HAMILTON – Andrea Marzi celebrated Thursday night. The Rocky Mountain Laboratory staff scientist had good reason.
Earlier that day, her manuscript documenting a study that showed a single dose of an experimental Ebola vaccine would protect a macaque primate against the current and most deadly strain of the disease if given seven days before exposure was officially published.
“For me, this is a highlight of my career,” Marzi said. “I’m very excited about it.”
Conducted at the National Institutes of Health’s laboratory in Hamilton earlier this year, the study also found that primates were partially protected from the disease if given three days prior to exposure.
“That was a big surprise and very good surprise,” Marzi said. “We were all very excited about this data.”
The very same vaccine is now being used successfully in Africa to protect people from becoming infected with Ebola in the first human trials, currently occurring in Guinea.
So far, the vaccine has provided 100 percent protection to more than 4,000 people given the vaccine 10 days before exposure to the disease.
The vaccine was originally developed by RML Chief of Virology Dr. Heinz Feldmann more than a decade ago when he was working in Winnipeg at Canada’s National Microbiology Laboratory with immunologist Thomas Geisbert. In 2005, the scientists showed the vaccine protected monkeys against lethal doses of Ebola after a single injection.
During the recent and most deadly outbreak of the disease, Marzi and Feldmann worked together in Liberia studying the spread of the disease.
At the time, Marzi said there was no vaccine available.
No one knew for sure if the vaccine developed earlier by Feldmann would be efficient against the newest strain of the Ebola virus.
“We also were wondering that if we did have this vaccine, how long would it take before people were protected,” Marzi said.
When the researchers returned to Hamilton, they designed a study that would vaccinate macaques 7, 14, 21 and 28 days before they were exposed to the virus.
Earlier research showed the vaccine would likely be effective if provided two weeks before exposure to the disease, but a week seemed like too short of a period of time.
“We were pushing the limits in what we thought the minimum time would be,” Marzi said.
Even more encouraging, the vaccine also triggered an innate virus-fighting immune response that provided some protection against the disease after the first three days. The animals vaccinated more than a week before exposure developed antibodies, the adaptive immune response shown to be critical for protection.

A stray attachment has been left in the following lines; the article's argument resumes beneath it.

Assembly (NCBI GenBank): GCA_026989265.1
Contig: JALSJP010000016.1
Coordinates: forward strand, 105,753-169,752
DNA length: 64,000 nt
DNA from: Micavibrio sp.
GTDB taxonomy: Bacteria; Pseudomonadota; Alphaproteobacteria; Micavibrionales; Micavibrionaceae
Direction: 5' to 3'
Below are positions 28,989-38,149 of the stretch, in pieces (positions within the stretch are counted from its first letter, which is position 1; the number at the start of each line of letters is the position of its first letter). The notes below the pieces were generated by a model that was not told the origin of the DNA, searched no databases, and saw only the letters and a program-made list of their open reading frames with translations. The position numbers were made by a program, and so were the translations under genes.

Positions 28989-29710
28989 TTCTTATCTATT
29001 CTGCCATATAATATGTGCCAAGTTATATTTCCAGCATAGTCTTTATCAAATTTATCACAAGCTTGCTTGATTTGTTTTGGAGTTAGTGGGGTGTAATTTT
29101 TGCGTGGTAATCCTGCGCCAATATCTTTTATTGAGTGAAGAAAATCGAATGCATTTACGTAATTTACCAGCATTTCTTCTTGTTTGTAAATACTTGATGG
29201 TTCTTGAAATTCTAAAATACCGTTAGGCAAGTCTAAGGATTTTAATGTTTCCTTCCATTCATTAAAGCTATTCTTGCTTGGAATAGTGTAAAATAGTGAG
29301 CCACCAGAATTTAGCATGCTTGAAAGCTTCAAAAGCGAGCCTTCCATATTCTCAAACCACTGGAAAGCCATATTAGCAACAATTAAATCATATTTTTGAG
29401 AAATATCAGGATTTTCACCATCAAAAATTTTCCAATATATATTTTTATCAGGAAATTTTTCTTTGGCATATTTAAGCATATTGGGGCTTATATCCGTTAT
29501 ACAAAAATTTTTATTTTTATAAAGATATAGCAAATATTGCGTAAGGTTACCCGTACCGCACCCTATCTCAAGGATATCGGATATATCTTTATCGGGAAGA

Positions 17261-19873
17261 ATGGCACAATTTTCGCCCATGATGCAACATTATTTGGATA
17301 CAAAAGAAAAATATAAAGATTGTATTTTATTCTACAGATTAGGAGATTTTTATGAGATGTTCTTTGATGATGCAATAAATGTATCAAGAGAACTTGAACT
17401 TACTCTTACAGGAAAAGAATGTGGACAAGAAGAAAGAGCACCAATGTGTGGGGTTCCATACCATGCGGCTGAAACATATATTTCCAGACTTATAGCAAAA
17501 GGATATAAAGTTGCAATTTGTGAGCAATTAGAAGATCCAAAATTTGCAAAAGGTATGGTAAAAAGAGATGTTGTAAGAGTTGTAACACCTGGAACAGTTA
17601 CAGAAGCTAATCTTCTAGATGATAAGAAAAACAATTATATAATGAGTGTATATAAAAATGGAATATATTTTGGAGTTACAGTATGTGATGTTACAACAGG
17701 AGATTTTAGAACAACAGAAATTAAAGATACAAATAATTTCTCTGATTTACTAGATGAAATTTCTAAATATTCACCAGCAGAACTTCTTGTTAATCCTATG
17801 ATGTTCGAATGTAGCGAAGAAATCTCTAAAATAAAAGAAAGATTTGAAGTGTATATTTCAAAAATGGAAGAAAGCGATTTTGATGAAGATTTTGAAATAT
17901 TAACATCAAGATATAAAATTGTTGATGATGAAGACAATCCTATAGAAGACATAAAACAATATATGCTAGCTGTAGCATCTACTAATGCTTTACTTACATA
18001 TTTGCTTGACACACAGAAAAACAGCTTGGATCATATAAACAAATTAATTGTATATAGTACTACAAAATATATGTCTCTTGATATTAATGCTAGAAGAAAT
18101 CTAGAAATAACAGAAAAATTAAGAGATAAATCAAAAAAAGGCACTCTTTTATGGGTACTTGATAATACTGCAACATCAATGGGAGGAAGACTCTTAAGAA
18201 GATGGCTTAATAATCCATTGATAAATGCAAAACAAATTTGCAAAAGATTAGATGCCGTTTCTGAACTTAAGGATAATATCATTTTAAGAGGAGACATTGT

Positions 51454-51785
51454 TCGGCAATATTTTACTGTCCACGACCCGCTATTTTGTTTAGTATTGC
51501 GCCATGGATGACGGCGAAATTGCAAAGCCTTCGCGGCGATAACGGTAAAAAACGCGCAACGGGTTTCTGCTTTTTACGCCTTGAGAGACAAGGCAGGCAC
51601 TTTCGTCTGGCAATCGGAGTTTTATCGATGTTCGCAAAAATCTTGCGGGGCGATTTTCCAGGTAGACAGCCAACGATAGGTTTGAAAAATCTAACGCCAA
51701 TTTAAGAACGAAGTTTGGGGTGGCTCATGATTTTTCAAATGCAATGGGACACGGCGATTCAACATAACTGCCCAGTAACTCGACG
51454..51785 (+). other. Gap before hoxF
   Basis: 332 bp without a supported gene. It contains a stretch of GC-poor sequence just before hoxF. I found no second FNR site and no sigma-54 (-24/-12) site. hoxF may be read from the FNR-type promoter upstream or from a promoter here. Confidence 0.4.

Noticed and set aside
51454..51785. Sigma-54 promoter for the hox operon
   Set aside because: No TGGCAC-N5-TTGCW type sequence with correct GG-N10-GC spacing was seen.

Prior to the RML study, scientists didn’t know how monkeys vaccinated with the experimental Ebola vaccine would respond to the newest strain that spread across West Africa and infected more than 28,000 people.
Earlier tests had shown the vaccine would protect monkeys from the first recognized Ebola strain that appeared in 1976 and a second strain that emerged in central Africa in 1995.
The RML study concluded that the vaccine would likely provide equal protection against the different strains.
Last week, another study was published that focused on the early successes of the current human trials.
Marzi said the Hamilton-based study supports its findings.
The hope now is the research will help lead to a vaccine being licensed, which would allow for additional production of the product.
Before the latest outbreak of the disease that occurred in urban settings, the two earlier epidemics happened in rural areas where few people were impacted and the disease was easier to contain.
At the time the last outbreak, there were only 1,000 doses of the vaccine available in Canada, Marzi said.
“There was just not enough available to make a difference,” she said. “And then there was no proof that it would even work against the new virus. It is great that everyone has pulled together and the clinical trials have happened as quickly as they have.”
“Let’s hope and keep our fingers crossed that we’ll soon have an Ebola vaccine approved,” Marzi said. “We’re really excited that it is being used and seemed to work. It’s a good time to celebrate that.”